WASHINGTON Feb 4 U.S. prosecutors on Tuesday
tangled with defense attorneys over how the Justice Department
is pursuing a fraud case against a former executive of a Chinese
reverse merger company, one of the first such criminal cases
Federal prosecutors have accused Chao Jiang, a former vice
president of China North East Petroleum Holdings, of
misappropriating corporate funds and lying to the U.S.
Securities and Exchange Commission about those funds.
On Tuesday, prosecutors sparred with Jiang's lawyers over
what evidence they might be able to present at trial, and
whether U.S. authorities had conducted an appropriate
The case is headed to trial next month, part of an effort by
U.S. officials to crack down on suspected fraud at U.S.-listed
The effort has been complicated in recent years by a lack of
access to foreign evidence.
The SEC has pursued dozens of cases against Chinese
companies that entered the U.S. capital markets through backdoor
mergers with U.S. shell companies and has delisted many for
failing to file accurate or timely reports, But it has run into
problems obtaining audit documents from China to pursue the
investigations further and build evidence of fraud.
China audit firms have resisted turning over that
information, citing Chinese secrecy laws.
In 2011, a top SEC official said the Justice Department was
similarly investigating accounting irregularities at Chinese
companies listed in the United States, but few criminal charges
have been filed since then.
The SEC has taken steps to force audit firms to assist in
its investigations, and an SEC administrative law judge last
month ordered suspension of the Chinese units of the "Big Four"
accounting firms over their failure to turn over the work
The United States has also undertaken efforts to negotiate a
diplomatic solution with Chinese authorities, and the head of
the Public Company Accounting Oversight Board, which regulates
auditors, is expected to comment on the issue on Wednesday after
an SEC meeting about the PCAOB's budget.
In the criminal case against Jiang, prosecutors and Jiang's
lawyers argued at the Tuesday hearing about whether they might
be able to present certain foreign evidence at trial, including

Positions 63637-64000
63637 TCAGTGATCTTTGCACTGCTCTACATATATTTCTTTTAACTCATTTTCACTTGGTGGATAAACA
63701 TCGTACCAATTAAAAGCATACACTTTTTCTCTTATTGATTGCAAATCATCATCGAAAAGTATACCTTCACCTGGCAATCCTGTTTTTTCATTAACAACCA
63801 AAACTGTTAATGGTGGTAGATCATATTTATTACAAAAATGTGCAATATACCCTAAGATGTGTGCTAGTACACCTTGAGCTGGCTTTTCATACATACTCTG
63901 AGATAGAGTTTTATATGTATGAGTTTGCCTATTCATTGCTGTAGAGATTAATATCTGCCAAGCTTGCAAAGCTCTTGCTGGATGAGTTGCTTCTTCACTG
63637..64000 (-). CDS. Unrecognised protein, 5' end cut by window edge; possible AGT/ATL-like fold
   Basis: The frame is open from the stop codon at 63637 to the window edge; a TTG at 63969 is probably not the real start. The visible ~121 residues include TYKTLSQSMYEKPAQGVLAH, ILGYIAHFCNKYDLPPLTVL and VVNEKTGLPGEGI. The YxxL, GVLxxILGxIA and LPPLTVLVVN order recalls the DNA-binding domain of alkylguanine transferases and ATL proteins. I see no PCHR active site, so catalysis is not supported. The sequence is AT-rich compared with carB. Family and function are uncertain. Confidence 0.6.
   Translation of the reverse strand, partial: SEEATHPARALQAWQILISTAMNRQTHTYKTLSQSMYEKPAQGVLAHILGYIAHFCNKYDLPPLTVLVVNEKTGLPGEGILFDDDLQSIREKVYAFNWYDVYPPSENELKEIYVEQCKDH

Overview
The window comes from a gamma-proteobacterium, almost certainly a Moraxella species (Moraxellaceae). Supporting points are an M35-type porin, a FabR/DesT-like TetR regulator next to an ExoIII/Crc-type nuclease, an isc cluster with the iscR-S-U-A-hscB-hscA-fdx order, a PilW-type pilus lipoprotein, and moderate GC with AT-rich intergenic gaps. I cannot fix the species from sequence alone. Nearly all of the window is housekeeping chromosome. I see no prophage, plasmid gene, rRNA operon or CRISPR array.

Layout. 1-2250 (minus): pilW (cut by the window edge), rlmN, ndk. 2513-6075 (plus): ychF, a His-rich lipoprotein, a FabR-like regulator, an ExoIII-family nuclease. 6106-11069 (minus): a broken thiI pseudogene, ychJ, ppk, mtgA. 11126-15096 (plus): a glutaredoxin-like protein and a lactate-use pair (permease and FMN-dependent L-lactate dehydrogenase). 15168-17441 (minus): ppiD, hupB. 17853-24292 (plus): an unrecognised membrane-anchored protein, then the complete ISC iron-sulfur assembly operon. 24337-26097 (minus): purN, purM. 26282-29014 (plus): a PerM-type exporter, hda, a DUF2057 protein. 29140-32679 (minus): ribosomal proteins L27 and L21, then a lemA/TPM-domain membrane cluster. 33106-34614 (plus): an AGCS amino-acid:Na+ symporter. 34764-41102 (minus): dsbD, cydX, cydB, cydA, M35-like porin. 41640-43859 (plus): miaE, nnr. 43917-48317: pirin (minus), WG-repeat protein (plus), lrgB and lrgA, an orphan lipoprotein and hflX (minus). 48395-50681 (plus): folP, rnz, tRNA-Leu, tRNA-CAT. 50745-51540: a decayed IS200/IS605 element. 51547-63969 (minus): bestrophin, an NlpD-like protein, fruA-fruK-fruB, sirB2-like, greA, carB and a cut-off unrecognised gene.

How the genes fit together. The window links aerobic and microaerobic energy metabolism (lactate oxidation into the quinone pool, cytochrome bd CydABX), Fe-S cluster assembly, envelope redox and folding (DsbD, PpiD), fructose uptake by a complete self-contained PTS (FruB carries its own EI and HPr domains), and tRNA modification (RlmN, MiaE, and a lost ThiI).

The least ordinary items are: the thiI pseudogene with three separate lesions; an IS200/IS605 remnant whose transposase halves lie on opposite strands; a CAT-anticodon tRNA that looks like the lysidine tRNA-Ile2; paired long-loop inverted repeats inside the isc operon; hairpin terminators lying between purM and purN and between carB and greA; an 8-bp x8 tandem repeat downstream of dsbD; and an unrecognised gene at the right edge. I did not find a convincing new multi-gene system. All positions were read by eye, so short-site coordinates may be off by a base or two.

a deposition taken by the SEC of the company's auditor in Hong
Last May, a grand jury indicted Jiang, a U.S. resident, in a
case that involves wire transfers from an American bank account
and statements made to SEC investigators in Washington. The
indictment does not describe evidence obtained from overseas.
Jiang's lawyers have argued in court papers that the
government used irrelevant information in obtaining the
indictment, and did not present facts needed to back up a
securities fraud charge.
The oil exploration company, formed in 2004 through a
reverse merger with a U.S. shell company, was delisted from the
New York Stock Exchange in 2012.
In 2009, the company told investors they planned to use
funds from a stock offering for general corporate purposes and
to repay prior corporate debt.
Instead, prosecutors said Jiang and the company's chief
executive misappropriated $1.2 million of the proceeds by wiring
the money to family members who used the money to buy a home,
jewelry, and a car.
Prosecutors also accused Jiang of testifying under oath that
no family members had received anything valued at more than $500
from the company, even though some $965,000 had been wired to
But Jiang's lawyers argued in court documents that the
government had failed to provide any evidence that the money was
transferred for fraudulent purposes.
"For example, the payment of an employee's salary does not
suddenly become fraudulent based upon how the employee chooses
to spend his or her salary," his lawyers wrote.
"Mr. Jiang looks forward to his day in court," his attorney,
Michael Li-Ming Wong of Gibson, Dunn & Crutcher, said. A Justice
Department spokesman declined comment.
(Reporting by Aruna Viswanatha; Editing by David Gregorio)